26. VARIOUS AUTHORS, EDITED BY JERRY G. WALLS ENCYCLOPEDIA OF MARINE INVERTEBRATES, TFH, 1982, 740 pp, Hard cover. Probably very few of us realize that there are 20.000 fish species and more than 500.000 species of invertebrates out there. Yet, if you search for information you will realize that 90% of the books are written with fish in mind while invertebrates are sqeezed in the final chapters. However, some of the most colorful, bizarre and interesting species belong to invertebrates. Thus, this marine book written by some of the most knowledgeable people and edited by Dr. Jerry G. Walls is a must for every hobbyist interested in invertebrates. The book can serve both as an identification Atlas and as a book for those who are interested to know almost everything there is to know about them. Packed with detailed diagrams this book offers information about the anatomy of invertebrates which is very important if you want to know "how it works". Highly recommended, although a new edition is a must.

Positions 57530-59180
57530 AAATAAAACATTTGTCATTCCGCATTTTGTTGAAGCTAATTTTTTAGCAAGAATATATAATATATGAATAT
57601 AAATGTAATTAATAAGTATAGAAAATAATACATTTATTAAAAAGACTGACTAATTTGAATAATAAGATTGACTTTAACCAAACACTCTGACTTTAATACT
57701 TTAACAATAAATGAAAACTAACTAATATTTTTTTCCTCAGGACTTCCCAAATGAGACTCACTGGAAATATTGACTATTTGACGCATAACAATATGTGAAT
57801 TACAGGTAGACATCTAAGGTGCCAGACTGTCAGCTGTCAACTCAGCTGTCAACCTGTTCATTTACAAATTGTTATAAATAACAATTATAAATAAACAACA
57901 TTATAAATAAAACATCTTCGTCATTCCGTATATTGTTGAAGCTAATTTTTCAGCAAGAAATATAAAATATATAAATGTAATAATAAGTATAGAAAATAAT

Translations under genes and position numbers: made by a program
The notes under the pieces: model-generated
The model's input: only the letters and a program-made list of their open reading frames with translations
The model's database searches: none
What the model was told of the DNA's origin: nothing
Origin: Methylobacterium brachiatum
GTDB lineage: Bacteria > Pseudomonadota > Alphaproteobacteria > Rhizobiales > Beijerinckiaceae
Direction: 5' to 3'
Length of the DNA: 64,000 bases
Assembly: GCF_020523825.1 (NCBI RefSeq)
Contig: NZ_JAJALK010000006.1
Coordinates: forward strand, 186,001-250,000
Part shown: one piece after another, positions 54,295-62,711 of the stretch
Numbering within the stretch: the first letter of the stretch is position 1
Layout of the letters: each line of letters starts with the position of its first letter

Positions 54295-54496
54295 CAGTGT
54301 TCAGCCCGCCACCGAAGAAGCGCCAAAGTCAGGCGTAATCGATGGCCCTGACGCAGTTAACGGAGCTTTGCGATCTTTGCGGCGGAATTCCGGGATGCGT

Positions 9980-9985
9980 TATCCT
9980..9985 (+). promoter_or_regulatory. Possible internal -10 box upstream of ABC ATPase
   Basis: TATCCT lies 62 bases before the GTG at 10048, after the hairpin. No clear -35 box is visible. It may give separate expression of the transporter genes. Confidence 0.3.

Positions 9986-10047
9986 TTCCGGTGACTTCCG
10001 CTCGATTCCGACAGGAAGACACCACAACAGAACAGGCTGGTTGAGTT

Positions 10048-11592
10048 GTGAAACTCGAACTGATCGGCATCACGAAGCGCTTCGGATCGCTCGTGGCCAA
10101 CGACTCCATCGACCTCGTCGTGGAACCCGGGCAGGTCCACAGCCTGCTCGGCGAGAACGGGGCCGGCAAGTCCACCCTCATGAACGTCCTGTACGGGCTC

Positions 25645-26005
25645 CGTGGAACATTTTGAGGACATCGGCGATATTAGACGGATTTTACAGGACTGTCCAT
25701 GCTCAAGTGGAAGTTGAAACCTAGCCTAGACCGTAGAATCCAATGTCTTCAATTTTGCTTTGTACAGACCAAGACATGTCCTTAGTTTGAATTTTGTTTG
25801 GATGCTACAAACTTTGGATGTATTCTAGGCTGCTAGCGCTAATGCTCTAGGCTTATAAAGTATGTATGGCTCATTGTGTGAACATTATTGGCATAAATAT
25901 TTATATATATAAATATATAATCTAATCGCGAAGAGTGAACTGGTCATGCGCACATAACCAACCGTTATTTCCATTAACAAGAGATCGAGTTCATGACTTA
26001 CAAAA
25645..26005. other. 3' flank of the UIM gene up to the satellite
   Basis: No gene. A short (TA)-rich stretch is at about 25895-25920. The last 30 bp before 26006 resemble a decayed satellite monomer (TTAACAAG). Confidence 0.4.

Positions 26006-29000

27. H. ERHARDT & H.MOOSLEITNER "BAENSCH MARINE ATLAS" VOLUME 2, MERGUS-Verlag GmbH, 1998, 738 pp, Hard cover. This nice book is written with the serious marine hobbyist in mind. The 2nd volume covers invertebrates and more specifically sponges, corals, jellyfishes, flat worm, tentacled animals and mollusks. It does so with the dedication, accuracy, high photo quality and complete coverage one would expect from an Atlas bearing the “Baensch” name. Indeed, apart from a species by species listing, with short information and at least one photo for every species, it also had an extended introduction article before each chapter which includes far more than the basics. A book which could complement or even replace #25 above. Highly recommended.